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Basically, I want to create a function that takes a list of integers and another list (this list can be of any type) and produce another list that has the elements in it from the "other list" at intervals specified by the list of integers. If I input:

ixs [2,3,1] [3,2,1]
[2,1,3]

So far I have:

ix :: Int -> [a] -> a
ix a [] = error "Empty list"
ix 1 (x:xs) = x
ix a (x:xs) = ix (a-1) xs

ixs :: [Int] -> [a] -> [a]
ixs [] _ = [] 
ixs _ [] = []
ixs (x:xs) (y) = ix x y: []

With this code I only get one value returned like so:

ixs [1,2] [2,1]
[2]

How can I call the ix function repeatedly on (x:xs) so that it returns all the values I want?

Edit: I want to do this without using any standard prelude functions. I just want to use recursion.

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3 Answers 3

up vote 0 down vote accepted

You could reverse the order of the arguments

ix' :: [a] -> Int -> a
ix' [] a = error "Empty list"
ix' (x:xs) 1 = x
ix' (x:xs) a = ix' xs (a-1)

to make it easier to map ix over a list of indeces:

ixs' :: [a] -> [Int] -> [a]
ixs' xs is = map (ix' xs) is

Like this:

> ixs' "Hello Mum" [1,5,6,1,5,6,1,5]
"Ho Ho Ho"

but it would be nicer to use flip to swap the arguments - ix' is just flip ix, so you could do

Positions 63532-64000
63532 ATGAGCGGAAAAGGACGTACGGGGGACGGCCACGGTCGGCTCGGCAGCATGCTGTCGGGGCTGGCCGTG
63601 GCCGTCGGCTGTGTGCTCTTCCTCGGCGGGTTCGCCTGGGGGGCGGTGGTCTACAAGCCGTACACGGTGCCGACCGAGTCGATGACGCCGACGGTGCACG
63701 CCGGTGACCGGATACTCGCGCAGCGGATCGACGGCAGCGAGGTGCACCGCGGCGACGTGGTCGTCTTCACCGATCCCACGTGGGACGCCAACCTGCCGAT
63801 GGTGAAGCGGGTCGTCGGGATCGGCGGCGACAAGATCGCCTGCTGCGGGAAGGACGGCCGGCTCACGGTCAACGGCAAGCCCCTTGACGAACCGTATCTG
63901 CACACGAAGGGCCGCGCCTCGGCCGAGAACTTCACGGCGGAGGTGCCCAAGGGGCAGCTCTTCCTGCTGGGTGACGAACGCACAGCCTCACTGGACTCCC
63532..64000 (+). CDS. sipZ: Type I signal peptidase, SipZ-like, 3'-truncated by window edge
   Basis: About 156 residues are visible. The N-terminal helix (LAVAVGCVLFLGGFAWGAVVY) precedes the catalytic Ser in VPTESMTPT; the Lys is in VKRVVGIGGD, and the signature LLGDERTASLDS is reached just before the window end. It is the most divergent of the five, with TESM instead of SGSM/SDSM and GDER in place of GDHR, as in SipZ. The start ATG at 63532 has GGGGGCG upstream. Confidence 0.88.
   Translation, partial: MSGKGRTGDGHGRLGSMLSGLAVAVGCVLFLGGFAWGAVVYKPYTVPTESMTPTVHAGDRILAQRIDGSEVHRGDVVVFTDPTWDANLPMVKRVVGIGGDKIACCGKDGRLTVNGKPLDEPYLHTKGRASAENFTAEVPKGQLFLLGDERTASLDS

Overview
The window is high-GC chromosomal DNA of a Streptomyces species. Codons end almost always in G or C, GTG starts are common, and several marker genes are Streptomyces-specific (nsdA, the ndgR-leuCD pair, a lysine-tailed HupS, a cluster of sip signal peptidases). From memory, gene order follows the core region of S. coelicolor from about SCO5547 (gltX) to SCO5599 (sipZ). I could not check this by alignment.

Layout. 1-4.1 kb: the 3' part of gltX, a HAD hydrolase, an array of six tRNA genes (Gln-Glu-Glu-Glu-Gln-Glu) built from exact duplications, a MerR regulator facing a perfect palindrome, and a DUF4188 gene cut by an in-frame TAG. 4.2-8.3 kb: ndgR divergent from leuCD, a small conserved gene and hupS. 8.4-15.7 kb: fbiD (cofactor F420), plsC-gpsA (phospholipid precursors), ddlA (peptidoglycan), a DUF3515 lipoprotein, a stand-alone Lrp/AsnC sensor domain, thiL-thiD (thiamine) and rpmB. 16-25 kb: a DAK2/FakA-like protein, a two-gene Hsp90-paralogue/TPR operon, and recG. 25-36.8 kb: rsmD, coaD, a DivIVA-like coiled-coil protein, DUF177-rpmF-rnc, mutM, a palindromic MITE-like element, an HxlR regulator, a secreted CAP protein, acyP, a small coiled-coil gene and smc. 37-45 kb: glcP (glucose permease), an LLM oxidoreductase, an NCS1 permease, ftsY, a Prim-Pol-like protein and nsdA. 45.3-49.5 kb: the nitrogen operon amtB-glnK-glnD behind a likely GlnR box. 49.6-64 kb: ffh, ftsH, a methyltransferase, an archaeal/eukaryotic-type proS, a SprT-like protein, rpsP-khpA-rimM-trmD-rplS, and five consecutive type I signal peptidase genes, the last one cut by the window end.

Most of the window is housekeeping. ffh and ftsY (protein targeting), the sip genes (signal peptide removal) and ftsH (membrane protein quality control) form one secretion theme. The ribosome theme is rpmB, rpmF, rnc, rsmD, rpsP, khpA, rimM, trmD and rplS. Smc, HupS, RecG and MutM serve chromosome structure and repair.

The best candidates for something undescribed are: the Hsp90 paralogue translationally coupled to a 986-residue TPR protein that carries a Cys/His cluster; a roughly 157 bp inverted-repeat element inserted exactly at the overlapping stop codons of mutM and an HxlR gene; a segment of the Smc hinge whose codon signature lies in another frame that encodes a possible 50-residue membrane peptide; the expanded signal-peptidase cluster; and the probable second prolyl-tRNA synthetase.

ixs :: [Int] -> [a] -> [a]
ixs is xs = map (flip ix xs) is

which you then call the way round you'd planned:

> ixs [1,5,6,1,5,6,1,5] "Hello Mum"
"Ho Ho Ho"
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1  
Thank you! This really helped me. I never thought about using map and flip in this function. Thanks again! –  user2548080 Jul 5 '13 at 17:49

This is (almost) a map of an indexing ("getting the value at") of the first list over the second list

import Data.List ((!!))
-- (!!) :: [a] -> Int -> a

ixs :: [Int] -> [b] -> [b]
ixs ary ixes = map (ary !!) ixes

But you also have wraparound when you index a 3-element list by (3 mod 3 = 0), so we ought to just map mod over the indexes

ixs ary ixes = map (ary !!) (map (`mod` length ary) ixes)

And then we can simplify to "pointless style"

ixs ary = map (ary !!) . map (`mod` length ary)

which reads nicely as "map the indices modulo the array length then map the array indexing over the resultant indices". And it gives the right result

> ixs [2,3,1] [3,2,1] 
[2,1,3]

To break down the Prelude function and Data.List function, we have

(!!) :: [b] -> Int -> b
(x:_)  !! 0  = x
(_:xs) !! n
 | n > 0     = xs !! (n-1)
 | otherwise = error "List.(!!): negative argument."
_      !! _  = error "List.(!!): index too large."

and

map :: (a -> b) -> [a] -> [b]
map _ []     = []
map f (x:xs) = f x : map f xs
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Perhaps something like this

ixs :: [Int] -> [a] -> [a]
ixs idx a = map (`ix` a) idx

What you want to do is map your index function across all the values in the list of indices to index the second list. Note that your ix function is just !! function, but starts indexing from 1 instead of 0.

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